This week we were asked to pair up with a colleague on the course and provide a brief to each other for a Micro Project. My brief from Hasan was to:

“Take six passport size pictures of six different persons, keep the backdrop white or any other single colour. All the pictures must evoke “deadpan aesthetics” like Thomas Ruff did in his typology of passport pictures.

 Then make a collage and present it.”

 I started by doing some research on Thomas Ruff’s work and found an article in The Telegraph about his exhibition in Liverpool.

In his own words Ruff explains his approach to photography:

“I believe that photography can only reproduce the surface of things. The same applies to a portrait, I take photos of people the same way I would take photos of a plaster bust.”

Here are a selection of Ruff’s deadpan images:


Ruff’s images are uncompromised by people’s feelings or emotions, or that of the photographer, and they have an aesthetic of indifference and neutral expression.

Richard Dorment writing for The Telegraphs says of Ruff:

“Whatever subject he chooses to photograph, his art amounts to an extended meditation on the nature of photography, its strengths, limitations, and possibilities. It’s as cerebral as modern art gets.”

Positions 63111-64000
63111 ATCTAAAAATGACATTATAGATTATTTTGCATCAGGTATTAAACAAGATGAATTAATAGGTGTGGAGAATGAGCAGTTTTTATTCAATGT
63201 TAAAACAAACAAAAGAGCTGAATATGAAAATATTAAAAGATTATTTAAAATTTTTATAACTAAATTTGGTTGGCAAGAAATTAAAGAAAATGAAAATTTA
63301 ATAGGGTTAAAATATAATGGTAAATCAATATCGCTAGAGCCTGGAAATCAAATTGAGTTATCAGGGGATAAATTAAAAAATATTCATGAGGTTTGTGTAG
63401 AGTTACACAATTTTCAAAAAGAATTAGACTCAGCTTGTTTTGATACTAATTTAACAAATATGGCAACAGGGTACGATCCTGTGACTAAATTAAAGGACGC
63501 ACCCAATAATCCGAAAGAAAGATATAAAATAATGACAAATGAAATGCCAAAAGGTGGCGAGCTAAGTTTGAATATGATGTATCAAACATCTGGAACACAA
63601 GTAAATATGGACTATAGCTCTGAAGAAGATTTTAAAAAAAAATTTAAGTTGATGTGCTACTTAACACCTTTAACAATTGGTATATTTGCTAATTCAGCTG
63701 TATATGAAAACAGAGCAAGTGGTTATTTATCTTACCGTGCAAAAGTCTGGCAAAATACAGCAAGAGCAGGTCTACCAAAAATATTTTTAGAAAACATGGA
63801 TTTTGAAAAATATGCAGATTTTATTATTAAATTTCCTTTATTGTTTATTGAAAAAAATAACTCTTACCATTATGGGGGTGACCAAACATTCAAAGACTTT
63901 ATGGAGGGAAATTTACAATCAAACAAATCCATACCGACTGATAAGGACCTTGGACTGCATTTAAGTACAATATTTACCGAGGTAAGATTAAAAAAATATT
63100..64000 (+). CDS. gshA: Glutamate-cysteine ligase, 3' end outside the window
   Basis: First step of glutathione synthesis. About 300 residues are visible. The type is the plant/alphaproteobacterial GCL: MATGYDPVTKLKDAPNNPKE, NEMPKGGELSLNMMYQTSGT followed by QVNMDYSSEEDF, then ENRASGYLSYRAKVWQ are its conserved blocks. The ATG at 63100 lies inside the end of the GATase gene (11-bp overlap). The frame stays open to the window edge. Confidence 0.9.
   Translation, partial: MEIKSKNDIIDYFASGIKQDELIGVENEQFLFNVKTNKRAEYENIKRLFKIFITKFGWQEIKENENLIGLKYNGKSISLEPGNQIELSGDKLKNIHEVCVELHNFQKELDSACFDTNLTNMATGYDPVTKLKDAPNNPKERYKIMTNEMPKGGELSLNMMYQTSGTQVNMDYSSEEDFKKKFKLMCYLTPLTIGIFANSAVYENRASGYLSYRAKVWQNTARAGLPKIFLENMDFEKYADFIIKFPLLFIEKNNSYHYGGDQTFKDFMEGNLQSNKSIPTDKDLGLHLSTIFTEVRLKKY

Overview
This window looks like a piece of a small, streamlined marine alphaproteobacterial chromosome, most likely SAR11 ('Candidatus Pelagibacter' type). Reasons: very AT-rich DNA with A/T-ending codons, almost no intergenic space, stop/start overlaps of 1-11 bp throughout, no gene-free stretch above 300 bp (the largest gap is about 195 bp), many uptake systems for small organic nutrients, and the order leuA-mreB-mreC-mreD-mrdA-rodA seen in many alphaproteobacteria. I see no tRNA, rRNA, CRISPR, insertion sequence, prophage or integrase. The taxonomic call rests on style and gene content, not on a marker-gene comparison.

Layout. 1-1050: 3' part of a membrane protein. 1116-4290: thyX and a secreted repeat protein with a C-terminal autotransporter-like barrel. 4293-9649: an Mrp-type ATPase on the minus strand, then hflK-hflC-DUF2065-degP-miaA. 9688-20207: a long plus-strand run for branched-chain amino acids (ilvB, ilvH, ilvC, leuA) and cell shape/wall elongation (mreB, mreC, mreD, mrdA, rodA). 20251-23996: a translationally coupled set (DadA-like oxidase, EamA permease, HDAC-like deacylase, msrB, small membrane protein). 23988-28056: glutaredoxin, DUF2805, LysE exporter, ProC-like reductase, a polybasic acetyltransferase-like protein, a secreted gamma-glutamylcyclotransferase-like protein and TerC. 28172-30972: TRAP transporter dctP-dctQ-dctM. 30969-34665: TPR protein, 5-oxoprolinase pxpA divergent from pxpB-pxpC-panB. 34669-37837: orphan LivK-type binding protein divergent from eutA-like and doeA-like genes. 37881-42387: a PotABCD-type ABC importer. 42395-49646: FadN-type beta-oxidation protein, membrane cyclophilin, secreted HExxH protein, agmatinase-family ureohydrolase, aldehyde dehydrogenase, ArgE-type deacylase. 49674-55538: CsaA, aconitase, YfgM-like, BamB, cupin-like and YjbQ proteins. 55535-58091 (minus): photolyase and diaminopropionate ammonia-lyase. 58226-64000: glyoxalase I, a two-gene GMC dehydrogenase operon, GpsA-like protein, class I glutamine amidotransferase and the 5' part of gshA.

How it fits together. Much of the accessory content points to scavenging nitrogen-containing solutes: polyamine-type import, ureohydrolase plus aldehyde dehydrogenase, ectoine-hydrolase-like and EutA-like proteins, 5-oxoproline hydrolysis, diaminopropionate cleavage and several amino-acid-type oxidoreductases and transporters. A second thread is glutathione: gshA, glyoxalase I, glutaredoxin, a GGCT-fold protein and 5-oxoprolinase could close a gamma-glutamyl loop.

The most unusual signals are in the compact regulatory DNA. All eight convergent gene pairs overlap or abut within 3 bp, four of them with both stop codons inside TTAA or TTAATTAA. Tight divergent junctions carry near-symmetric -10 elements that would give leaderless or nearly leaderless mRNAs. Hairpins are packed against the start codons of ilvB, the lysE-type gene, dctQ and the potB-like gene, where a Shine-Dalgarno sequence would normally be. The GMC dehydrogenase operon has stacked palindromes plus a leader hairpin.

My collage is below:

Reflections on the process and the Micro Project

My initial reaction was that the brief could not be worse for me. I go out of my way to avoid portrait photography and rarely take any images of people. However, from my perspective, there was a lifeline in the brief and that was to evoke “deadpan aesthetics” – capturing emotions and personality might have been more of a challenge! My early career as a police photographer could also be drawn upon to approach the work with some distance.

I immediately decided to try to replicate Ruff’s style of image as faithfully as I could taking all my subjects straight to camera and cropping in a similar way. I also used neutral backgrounds like Ruff.

After the initial concern about the project I saw it as a challenge and started to get excited about doing it. I made sure I had some Model Release Forms and very quickly found six models. All were very happy to engage with the project and produce deadpan expressions. I was surprised how easy it was to get models.

I enjoyed this project immensely so thank you Hasan!


Dorment, R (2003), Photography in Focus The Deadpan Images created by Thomas Ruff, The Telegraph


Alison Price

Alison Price

My name is Alison Price and for the past ten years I have travelled the world photographing wildlife, including Alaska, Antarctica, Borneo, Botswana, the Canadian Arctic, Kenya, Rwanda, South Africa, Zambia and Zimbabwe.
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